Wednesday, March 11, 2015

Expectational Awareness

School is easier for all children if they know what teachers expect. This post is about behavioral expectations in the classroom.

If a teacher likes you, or at least doesn't dislike you, the day will be better. You can help your child have a good day.

School is a group activity. Have you ever been to a birthday party with eight screaming children running around?  That is usually less than half the number of students in many elementary classrooms. Good teachers are excellent group managers. They spend a great deal of time at the beginning of the year showing children what to do and rewarding their efforts. Unfortunately, your child is not guaranteed a great teacher every year, any more than a teacher is guaranteed a great class. Your child can, however, contribute to making a positive learning environment.

Some major expectations for a student are to listen,  follow directions,  try to do the classwork independently, and to ask for help if it is needed.  

Listening is a prerequisite to following directions. When children are spoken to by an adult, they need to stop what they are doing and look at the adult. This simple act helps a child understand what is being said. 

Listening to directions, however, does not always mean a child can follow them. The younger the child, the simpler the directions need to be. Children who don't always stop another activity immediately and look at the teacher may end up missing the first part of a direction. Many  teachers repeat directions once or twice and/or write them on the board. This still requires a student to pay attention.

If a child has no idea what an instruction means, she needs to know to raise her hand and ask what to do. Tell your child to glance around before they ask. The actions of others may give a hint about what the teacher just said. Maybe the child didn't realize everyone had a spelling book out, but once he sees that, he knows what to do.

Every classroom seems to have one child wondering when recess is or unaware that math class is starting. The purpose for a day's schedule seems obvious to adults, but some children have no idea what a schedule is for.  By second grade a child should know that math follows lunch or that recess is in the afternoon. If there isn't a schedule posted in the classroom, the student should have one on their notebook or binder.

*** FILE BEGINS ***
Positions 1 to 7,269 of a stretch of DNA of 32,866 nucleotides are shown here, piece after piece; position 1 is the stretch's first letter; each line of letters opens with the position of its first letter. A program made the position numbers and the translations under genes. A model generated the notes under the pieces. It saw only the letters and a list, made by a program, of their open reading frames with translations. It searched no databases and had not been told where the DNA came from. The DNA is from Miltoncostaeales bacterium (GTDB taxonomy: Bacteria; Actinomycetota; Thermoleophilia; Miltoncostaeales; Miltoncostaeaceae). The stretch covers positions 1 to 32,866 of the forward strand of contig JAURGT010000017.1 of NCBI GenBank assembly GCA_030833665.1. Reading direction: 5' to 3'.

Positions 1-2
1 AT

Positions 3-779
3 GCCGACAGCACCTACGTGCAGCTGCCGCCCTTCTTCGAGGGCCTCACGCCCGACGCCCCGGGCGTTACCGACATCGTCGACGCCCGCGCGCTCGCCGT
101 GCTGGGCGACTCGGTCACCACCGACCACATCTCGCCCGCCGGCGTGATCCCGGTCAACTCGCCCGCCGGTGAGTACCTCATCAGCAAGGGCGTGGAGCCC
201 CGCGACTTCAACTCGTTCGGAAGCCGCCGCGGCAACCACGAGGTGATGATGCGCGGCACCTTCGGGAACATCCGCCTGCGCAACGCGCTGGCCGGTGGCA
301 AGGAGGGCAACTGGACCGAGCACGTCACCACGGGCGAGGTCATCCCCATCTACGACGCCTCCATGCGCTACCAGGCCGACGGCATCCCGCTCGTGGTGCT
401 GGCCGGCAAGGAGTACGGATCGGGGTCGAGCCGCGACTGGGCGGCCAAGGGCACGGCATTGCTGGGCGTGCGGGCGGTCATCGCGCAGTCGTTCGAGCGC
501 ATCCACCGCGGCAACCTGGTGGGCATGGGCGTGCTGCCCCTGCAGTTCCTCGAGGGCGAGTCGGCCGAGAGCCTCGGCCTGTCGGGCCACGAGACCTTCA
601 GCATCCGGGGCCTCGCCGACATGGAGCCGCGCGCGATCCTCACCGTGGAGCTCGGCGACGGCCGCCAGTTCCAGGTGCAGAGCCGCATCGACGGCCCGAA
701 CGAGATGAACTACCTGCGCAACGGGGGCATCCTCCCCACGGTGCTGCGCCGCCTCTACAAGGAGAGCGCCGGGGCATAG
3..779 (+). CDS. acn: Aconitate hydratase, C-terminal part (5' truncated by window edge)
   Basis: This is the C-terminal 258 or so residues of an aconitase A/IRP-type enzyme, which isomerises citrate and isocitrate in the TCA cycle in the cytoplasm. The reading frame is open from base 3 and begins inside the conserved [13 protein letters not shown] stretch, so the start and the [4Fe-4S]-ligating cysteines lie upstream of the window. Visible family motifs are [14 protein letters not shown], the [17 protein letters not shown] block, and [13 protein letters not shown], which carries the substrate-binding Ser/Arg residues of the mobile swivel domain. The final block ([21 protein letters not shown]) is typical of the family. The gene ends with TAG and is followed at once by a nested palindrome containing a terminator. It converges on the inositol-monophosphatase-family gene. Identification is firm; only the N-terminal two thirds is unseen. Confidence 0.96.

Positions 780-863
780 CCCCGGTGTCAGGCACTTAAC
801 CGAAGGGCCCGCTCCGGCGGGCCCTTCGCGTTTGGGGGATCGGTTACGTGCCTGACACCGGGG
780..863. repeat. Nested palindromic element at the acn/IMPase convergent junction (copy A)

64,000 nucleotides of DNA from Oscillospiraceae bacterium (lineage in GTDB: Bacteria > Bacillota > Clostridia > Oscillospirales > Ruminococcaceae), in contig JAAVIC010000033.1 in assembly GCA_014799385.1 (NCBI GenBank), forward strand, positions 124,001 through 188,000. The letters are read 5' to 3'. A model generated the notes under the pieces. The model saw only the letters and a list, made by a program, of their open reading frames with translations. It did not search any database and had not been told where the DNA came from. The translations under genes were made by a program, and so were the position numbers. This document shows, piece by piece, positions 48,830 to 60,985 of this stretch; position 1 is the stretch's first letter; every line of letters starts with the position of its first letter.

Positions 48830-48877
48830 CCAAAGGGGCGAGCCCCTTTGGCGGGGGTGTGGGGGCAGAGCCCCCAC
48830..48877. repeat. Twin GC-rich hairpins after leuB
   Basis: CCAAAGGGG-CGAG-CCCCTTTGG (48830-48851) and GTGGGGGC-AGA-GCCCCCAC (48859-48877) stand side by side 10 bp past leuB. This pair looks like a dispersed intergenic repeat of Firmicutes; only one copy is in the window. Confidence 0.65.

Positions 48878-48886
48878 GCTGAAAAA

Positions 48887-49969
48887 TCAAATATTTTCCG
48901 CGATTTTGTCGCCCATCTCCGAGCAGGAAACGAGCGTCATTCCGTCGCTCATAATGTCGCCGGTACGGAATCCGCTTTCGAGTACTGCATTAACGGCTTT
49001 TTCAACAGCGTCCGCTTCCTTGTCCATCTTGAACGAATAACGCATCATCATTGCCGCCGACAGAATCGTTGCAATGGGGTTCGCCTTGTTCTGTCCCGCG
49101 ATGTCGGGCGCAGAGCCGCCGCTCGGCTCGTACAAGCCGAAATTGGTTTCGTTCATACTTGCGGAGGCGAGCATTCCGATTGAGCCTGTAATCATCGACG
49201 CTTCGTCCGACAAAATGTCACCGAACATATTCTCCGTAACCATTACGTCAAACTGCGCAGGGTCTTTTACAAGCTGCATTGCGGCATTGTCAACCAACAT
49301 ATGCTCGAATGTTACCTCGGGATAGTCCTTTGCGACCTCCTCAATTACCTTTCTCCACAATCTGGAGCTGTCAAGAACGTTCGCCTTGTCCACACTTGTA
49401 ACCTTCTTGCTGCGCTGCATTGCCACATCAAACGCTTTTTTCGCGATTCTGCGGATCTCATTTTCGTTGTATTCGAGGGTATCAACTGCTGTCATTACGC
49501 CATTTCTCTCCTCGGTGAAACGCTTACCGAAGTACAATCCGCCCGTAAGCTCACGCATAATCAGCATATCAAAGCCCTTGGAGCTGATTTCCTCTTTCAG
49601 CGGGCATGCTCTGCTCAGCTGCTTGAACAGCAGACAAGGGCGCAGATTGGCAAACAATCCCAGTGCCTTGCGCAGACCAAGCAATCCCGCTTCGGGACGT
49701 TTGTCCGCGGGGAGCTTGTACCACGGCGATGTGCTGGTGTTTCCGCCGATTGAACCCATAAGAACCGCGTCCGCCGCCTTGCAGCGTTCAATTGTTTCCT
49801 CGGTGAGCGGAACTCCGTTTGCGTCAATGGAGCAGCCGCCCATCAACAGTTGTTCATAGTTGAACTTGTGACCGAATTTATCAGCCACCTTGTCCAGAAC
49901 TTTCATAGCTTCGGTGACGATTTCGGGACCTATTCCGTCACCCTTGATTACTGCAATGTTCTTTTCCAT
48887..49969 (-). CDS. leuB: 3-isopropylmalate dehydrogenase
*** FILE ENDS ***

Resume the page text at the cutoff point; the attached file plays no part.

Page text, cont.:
Finally, remember  'school is a group activity', and a teacher cannot repeat instructions individually to every child in the class. A child needs to attempt the work on their own.

Some home hints to help your child:

  • Games such as Simon Says
  • Asking your child to look at you when you say something important
  • Asking your child to repeat what you said
  • Telling your child to look at his teacher when she talks to the class

Follow directions
  • Giving your young child simple two-step directions at home and have her repeat the directions 
  • Give your child oral (and if they are old enough written) directions on preparing to do homework. Example: Have two pencils that are sharp. Have your books and papers. Check to make sure you have other materials such as crayons or markers if needed.
  • Teach your child not to argue about every request. It is a bad habit to get into and whining or complaining will not be appreciated at school. A child who argues about a simple request usually is thinking about their argument rather than listening.

Attempt to complete work without help
  • Some children are very tentative about new things.  Encourage your child to try something that he has not done before, but give him help if he needs it.  
  • Praise your child for neat and complete work. Have reasonable age-appropriate expectations, but have expectations.
  • Encourage your child to do things on his own. He can work at getting ready for school, preparing a sack lunch or  rinsing his breakfast dishes. 
Ask for help
  • Most children have no problem asking a parent for help. but asking a teacher for help is difficult for some children. The easiest way to help a shy child is to give them some practice talking to adults outside of family members. 
  • Talk to the teacher if your child is very shy. A smile of encouragement, or praise when a child asks an appropriate question goes a long way to encourage asking for help. 

If a child is having problems in school, talk to the teacher about the above behaviors. If the child appears to be doing everything right, other areas need to be checked. Perhaps your child has difficulty hearing or seeing. Children with learning differences often have trouble following directions. Perhaps the teacher is new to teaching or new to teaching that age group. Perhaps there are major behavior issues with some other students in the class. 

Yes, there are several factors to consider if your child is having problems with learning. You need to be your child's advocate, but first make sure your child is aware of and follows classroom expectations.

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